Thursday, February 27, 2014


I just had the most surprising of interactions with a stranger.

Fatigued after a trip to the gym and seven hours of class on six hours of sleep, I trudged through the thin winter air of Evanston to ACE Hardware on my way home to finally purchase some long overdue nails.  I'd been putting off the errand for a while, with the end goal of hanging various frames up on my wall in an effort to make it homier, but it was just one of those I Can Always Do This Next Week things.  So despite my exhaustion and despite the tundra that has been the Midwest, this translady at last went to ACE.

To be fair, I had made an effort that morning: my olive shoes matched my olive shirt matched my olive eyeshadow, I had worn contacts instead of glasses to really do the mascara justice and worn a sparkly jacket over a sparklier sweater, and so forth.  But by the time I made it to the register to buy my $2.29 pack of 1.25" nails, I was surprised to receive the following comment from the similarly fatigued cashier:

"I just really have to tell you that you're beautiful."

Taken aback, I thanked them.

I smiled to myself as they rang me out and counted my change.  Eyeshadow or no, it was clear from my vocal range that I wasn't a lady in the traditional sense.  I couldn't help but interpret their remark as a show of solidarity.

The store was almost closing, and since there were maybe only one or two additional customers, I delayed for a few minutes and chatted with my new friend.  The conversation never returned to where it had started, nor expanded upon the significance of their compliment, but it was enough to know without acknowledging.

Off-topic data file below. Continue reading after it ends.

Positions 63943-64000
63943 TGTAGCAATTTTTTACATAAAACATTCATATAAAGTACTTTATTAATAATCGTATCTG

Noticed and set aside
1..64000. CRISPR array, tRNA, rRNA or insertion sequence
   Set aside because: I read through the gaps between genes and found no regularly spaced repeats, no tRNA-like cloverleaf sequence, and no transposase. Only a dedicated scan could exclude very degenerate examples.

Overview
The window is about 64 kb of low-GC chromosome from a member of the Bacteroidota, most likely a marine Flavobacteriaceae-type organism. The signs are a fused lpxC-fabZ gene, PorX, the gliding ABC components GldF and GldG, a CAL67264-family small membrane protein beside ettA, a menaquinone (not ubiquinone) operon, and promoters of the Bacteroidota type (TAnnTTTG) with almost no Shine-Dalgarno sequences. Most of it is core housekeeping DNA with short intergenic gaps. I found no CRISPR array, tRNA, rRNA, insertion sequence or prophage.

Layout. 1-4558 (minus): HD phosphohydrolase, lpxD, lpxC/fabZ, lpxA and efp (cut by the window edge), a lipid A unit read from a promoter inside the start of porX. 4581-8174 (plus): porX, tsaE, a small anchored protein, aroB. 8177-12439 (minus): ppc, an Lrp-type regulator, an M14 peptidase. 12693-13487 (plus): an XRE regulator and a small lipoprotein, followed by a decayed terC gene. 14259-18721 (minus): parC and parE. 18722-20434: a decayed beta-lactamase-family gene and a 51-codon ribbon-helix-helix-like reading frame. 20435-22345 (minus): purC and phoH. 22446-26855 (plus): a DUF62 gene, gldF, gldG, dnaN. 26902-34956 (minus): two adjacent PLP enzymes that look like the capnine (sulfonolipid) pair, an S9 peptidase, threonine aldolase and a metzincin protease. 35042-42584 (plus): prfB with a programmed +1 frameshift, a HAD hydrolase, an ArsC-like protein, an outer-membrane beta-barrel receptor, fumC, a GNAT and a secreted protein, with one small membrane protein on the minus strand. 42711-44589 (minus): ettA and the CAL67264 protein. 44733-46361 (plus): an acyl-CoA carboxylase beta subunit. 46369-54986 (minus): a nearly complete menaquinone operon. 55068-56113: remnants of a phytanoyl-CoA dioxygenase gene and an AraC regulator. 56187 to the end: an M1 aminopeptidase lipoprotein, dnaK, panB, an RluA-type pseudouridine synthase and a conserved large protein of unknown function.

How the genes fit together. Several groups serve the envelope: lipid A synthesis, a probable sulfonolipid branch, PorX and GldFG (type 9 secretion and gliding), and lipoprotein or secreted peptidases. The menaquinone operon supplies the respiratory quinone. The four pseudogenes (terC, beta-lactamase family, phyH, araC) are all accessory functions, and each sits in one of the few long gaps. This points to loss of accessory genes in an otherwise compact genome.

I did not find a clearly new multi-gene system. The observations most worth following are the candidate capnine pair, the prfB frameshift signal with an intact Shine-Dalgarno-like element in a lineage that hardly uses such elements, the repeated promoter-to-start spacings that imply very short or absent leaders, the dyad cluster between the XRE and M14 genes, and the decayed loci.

"What was your name?" they asked me when it was getting time for me to go.

"Bea," I said instantly.  I internally congratulated myself for not thinking of my old name first.

"Good name," they said.  "I only knew one other Bea: she was an old lady with silvery white hair and these enormous circular silver glasses.  They were just so perfect for her, you know?  I met her in a small town, just passing through.  But I guess she left an impact."

"We have a habit of doing that," I wanted to say, but didn't.

They told me to dream sweet for them and I told them to get some rest before another long day at ACE Hardware.  We smiled.

And with that I went home.

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